"We don't want to see someone get pinched because they're innovative - and I'm not saying that's what happened here - but on the other hand you have to let top agency officials run a contract " Brubaker commented.

Cause for Concern

Vendors who are close to De Vera and Greenwald and question the need for the changes seem worried primarily that new managers might not be as aggressive in using new procurement techniques. "I think what's concerning people is that the vision and the ideas that founded [the programs] may not be around to carry them off " said one vendor who asked not to be named. "These are the rules we're operating under now but what's it going to be next week?"

Lee said he plans to brief vendors about the new management structure soon but that the way the contracts operate will not change. "I think the customers need to understand that I have staffed it with a very qualified group of individuals and they will be well served " he said.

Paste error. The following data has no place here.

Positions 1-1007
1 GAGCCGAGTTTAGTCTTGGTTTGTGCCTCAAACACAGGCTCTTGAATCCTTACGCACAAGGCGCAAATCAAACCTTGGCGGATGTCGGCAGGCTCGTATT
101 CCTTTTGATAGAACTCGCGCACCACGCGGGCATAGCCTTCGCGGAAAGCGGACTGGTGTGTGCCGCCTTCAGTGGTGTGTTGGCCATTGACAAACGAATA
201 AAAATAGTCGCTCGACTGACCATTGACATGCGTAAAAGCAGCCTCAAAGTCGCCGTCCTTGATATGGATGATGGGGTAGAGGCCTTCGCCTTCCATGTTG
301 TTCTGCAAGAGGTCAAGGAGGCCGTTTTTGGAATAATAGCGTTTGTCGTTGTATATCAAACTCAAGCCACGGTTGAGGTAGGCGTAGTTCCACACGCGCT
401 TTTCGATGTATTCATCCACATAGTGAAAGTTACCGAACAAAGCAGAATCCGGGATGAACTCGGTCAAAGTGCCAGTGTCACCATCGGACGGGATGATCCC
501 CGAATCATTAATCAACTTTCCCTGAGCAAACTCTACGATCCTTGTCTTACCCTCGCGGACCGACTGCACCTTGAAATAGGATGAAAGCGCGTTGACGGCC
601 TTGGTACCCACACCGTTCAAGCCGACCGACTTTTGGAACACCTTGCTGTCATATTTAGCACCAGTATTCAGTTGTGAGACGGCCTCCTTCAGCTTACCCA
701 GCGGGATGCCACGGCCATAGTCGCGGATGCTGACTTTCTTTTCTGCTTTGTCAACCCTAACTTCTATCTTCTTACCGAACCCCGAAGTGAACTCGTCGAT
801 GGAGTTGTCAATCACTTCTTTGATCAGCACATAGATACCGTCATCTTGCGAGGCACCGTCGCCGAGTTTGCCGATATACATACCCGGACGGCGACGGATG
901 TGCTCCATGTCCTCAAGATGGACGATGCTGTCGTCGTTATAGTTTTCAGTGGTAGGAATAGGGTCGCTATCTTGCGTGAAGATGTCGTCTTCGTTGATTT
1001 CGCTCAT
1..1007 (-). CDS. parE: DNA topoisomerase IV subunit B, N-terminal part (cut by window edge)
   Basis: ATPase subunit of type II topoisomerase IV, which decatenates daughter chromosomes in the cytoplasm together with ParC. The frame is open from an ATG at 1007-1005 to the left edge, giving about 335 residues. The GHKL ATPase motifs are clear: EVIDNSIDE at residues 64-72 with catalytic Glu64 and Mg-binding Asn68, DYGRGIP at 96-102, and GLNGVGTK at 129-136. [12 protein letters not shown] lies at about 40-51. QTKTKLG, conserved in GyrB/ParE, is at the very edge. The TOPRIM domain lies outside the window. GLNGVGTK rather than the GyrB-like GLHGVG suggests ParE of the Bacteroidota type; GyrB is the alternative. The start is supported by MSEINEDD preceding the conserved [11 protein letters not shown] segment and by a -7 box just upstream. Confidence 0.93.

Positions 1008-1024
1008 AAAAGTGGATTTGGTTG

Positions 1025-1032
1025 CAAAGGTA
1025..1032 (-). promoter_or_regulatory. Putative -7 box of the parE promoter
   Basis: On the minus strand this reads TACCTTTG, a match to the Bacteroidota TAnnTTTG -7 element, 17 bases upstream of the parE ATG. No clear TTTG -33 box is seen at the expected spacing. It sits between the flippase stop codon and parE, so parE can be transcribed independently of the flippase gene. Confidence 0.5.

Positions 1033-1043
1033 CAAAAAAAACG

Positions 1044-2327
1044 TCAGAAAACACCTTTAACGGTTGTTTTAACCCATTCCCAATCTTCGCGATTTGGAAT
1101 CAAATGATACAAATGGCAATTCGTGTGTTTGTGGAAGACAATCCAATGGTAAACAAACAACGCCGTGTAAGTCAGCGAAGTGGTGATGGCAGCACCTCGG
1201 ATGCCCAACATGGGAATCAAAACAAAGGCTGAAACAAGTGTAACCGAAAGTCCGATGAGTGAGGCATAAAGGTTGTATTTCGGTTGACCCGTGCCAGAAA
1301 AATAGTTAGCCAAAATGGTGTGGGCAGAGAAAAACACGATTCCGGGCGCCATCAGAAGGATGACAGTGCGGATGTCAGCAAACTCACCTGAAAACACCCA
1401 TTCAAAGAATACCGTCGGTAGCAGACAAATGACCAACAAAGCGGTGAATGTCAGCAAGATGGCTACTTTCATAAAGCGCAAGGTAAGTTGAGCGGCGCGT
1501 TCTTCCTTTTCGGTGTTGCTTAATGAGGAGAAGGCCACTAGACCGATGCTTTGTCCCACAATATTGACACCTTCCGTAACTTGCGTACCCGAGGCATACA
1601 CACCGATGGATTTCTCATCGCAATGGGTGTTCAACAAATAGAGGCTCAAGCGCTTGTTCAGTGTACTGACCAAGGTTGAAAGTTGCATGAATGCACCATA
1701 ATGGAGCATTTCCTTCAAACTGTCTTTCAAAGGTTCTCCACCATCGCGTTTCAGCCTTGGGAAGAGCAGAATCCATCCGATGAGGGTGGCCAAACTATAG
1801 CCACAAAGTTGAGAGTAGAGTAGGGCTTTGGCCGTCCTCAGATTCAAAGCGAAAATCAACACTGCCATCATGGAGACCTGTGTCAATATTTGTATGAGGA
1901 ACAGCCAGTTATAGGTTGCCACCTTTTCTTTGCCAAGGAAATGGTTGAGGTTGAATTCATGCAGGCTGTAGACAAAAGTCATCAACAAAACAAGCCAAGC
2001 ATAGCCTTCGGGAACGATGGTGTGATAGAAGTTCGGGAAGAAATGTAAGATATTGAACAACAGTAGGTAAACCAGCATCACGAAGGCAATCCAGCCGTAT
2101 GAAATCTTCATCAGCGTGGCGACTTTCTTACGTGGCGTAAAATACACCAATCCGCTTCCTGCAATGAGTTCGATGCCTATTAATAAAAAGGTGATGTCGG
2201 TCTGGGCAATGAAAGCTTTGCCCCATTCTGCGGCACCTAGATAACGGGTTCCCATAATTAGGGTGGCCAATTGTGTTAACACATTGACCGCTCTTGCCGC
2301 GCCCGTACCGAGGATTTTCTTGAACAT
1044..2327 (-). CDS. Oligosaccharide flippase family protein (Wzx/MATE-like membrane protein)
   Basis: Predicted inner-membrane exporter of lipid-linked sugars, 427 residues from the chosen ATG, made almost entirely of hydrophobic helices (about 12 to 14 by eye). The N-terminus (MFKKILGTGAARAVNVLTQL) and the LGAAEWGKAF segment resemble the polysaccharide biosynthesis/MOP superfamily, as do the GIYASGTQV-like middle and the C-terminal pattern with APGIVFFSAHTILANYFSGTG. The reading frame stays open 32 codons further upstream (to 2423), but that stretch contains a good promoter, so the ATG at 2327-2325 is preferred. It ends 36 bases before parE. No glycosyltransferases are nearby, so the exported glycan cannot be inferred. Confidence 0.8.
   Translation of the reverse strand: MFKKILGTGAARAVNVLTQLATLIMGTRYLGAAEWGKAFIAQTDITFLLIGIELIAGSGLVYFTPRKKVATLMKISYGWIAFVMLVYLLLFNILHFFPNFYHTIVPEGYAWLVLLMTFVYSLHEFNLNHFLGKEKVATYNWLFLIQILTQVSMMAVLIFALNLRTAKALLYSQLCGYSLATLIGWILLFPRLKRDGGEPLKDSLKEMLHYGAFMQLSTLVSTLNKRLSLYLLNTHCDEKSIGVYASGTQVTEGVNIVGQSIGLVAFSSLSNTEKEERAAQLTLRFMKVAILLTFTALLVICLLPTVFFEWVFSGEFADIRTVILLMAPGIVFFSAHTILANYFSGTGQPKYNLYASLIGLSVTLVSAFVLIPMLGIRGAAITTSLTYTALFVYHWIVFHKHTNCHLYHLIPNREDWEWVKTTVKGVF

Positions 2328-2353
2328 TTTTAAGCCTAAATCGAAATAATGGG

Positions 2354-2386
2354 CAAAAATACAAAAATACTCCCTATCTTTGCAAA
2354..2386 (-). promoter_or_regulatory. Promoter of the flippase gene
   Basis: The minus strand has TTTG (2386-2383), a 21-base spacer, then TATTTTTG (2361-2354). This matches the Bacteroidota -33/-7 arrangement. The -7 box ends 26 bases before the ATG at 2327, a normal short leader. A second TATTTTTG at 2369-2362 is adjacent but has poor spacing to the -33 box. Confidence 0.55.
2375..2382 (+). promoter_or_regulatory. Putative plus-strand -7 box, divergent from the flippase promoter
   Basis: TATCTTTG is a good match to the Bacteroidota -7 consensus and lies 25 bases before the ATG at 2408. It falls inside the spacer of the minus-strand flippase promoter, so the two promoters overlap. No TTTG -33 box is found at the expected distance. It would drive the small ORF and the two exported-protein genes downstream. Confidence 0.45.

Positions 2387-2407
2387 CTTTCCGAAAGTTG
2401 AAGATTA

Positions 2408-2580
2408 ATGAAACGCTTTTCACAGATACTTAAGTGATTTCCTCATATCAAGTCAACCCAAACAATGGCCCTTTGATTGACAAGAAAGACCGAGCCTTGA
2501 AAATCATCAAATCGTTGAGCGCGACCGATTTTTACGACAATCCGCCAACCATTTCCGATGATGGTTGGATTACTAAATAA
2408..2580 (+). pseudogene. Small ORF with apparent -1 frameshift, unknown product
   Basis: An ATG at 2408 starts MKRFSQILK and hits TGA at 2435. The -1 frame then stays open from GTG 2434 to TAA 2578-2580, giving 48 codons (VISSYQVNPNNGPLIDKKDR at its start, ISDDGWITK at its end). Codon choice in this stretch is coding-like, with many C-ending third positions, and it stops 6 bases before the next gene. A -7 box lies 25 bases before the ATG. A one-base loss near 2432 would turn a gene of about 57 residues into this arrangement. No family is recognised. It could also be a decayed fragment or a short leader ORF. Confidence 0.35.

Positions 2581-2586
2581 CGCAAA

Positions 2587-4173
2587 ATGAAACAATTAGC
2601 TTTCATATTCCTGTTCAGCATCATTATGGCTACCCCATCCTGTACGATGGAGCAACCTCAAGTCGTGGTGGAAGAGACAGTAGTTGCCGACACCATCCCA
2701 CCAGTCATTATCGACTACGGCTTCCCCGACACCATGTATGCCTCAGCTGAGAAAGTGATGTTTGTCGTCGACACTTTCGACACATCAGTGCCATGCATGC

Some of the concern about the personnel changes apparently has been fueled by a congressional inquiry into how well NIH is managing the contracts. In late September staff members of the Senate Governmental Affairs Committee asked NIH officials to report on how they were operating the programs and questioned whether the agency had assigned enough people to NITAAC.

Word of the reorganization began to circulate soon after though Lee said he had not produced his plan under pressure from Capitol Hill.

Brubaker - who as deputy staff director with the Governmental Affairs panel's Oversight of Government Management Subcommittee was among those who met with NIH - said the query was routine. He said the panel is interviewing agencies to gauge how they responded to the Clinger-Cohen Act of 1996 which revamped information technology acquisition and management. "I just want to make sure they are assigning appropriate resources " Brubaker said adding that he was satisfied with what he was told by Lee.

- Allan Holmes contributed to this report.